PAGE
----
"I'm rather glad, perhaps, that I hadn't read Sarah Bridle's book before dinner. It allows readers no refuge from the inescapable climatic consequences of their dietary desires because it quantifies them in such orderly and precise terms. It's a marvel of synthesised research, clear explanation, and friendly wit."
– Prof Philip Tabor, Former Director of the Bartlett School of Architecture, University College London
"Sarah Bridle leads the reader through the climate impacts of our food, meal by meal. She uses the most up-to-date science and brings it to life in a personal, engaging and non-judgemental way."
– Prof Pete Smith, Director of the Scottish Climate Change Centre of Expertise
"Sarah Bridle has turned a page in our understanding of the impacts of our everyday eating habits with this ground-breaking, well-researched and accessible book. It will enable conscious decisions by individuals and industry concerned over the sustainability of our planet."
– Prof David J Drewry, Non-Executive Director (Natural Science), UK Commission for UNESCO
"Superb work. In Food and Climate Change Sarah Bridle takes us on an eye-opening journey through the climate costs of our food and drink. From our buttered breakfast toast to teatime tikka masala this book lays bare the carbon footprints of the food choices we make every day. Succinct and well-researched, this book is a great resource for anyone who wants to know how to help tackle climate change with every meal."
– Prof Dave Reay, Author of Climate-Smart Food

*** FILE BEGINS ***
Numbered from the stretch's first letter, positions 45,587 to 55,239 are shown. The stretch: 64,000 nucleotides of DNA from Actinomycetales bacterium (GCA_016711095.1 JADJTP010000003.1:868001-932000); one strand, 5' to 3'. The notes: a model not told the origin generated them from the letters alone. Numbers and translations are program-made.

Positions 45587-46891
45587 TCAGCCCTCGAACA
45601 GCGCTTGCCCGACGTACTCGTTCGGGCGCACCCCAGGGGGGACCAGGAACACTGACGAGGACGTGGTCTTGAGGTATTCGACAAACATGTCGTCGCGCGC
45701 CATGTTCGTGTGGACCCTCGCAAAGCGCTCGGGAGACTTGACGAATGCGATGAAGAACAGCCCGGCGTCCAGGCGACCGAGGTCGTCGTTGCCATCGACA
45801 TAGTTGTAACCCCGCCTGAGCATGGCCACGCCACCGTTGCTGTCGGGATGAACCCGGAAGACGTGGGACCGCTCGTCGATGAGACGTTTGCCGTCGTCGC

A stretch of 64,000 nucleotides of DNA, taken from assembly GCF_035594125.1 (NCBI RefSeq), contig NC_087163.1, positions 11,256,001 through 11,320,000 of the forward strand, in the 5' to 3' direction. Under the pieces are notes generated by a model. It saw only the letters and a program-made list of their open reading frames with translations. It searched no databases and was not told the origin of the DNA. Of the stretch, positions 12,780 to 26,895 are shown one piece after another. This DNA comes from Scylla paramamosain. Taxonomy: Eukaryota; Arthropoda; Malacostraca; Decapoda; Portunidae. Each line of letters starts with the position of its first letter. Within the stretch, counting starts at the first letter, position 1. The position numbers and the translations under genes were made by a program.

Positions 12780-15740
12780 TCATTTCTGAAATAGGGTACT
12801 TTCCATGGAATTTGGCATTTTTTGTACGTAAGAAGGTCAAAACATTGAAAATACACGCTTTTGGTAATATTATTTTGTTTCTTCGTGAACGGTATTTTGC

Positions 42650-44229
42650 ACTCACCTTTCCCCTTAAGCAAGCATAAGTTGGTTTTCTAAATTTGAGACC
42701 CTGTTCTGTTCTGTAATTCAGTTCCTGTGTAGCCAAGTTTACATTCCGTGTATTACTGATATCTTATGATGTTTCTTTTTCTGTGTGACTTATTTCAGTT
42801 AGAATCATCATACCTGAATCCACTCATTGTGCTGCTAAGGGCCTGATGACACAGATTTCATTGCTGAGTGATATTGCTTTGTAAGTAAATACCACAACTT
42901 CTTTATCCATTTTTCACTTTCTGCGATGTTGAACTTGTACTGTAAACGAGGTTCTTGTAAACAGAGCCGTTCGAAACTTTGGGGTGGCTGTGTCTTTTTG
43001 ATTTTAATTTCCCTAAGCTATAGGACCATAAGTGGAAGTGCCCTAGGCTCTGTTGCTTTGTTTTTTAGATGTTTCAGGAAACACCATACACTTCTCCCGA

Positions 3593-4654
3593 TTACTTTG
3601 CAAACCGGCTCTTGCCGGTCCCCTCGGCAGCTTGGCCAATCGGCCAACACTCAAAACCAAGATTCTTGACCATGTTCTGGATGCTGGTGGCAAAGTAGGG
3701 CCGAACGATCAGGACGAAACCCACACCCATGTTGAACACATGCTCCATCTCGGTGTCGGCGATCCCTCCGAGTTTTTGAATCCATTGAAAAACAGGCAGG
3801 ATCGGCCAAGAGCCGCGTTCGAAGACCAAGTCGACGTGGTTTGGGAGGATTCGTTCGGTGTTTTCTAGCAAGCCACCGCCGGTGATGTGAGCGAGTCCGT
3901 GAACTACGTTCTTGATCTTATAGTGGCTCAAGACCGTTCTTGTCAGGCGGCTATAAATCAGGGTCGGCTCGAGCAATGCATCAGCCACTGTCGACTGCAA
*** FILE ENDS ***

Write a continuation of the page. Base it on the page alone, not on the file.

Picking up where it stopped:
"Sarah Bridle provides information about the carbon footprint of foods many of us eat in an attractive, readable, well-researched and nicely-structured volume. I will be dipping into it regularly."
– Prof Joanna Haigh, Former co-director of the Grantham Institute on Climate Change and the Environment, Imperial College London
"Sarah Bridle cuts through much of the confusion and complexity around the climate-change consequences of what we eat to provide a clear guide of how changes to diets can contribute to a more sustainable world."
– Prof Sir Charles Godfray, Director of the Oxford Martin School, University of Oxford
"It's all about quality ingredients beautifully prepared. And here you'll be nourished by tasty hard facts and zesty stats, mellowed in a sauce of wit and clarity. A climate friendly kitchen essential."
– Tom Heap, Rural Affairs Correspondent of BBC News and presenter of Costing the Earth, Countryfile and Panorama
"Thinking about what we eat is one of the most important things we can all do to reduce our carbon footprint. This book shows how it's possible to make a big difference and enjoy a nutritious, healthy, balanced diet without having to be an eco-saint every single meal. If you enjoy your food but also care about the planet, as I do, then this book is for you."
– Craig Bennett, Leading environmentalist, Chief Executive of The Wildlife Trusts and former Chief Executive of Friends of the Earth
"This fascinating and important book deserves world-wide success. Sarah Bridle presents, engagingly and clearly, a vast amount of information that's important not just for policymakers but for all of us who want to make a difference in our everyday lives."
– Prof Martin Rees, Baron Rees of Ludlow, former Astronomer Royal, Master of Trinity College, University of Cambridge and President of the Royal Society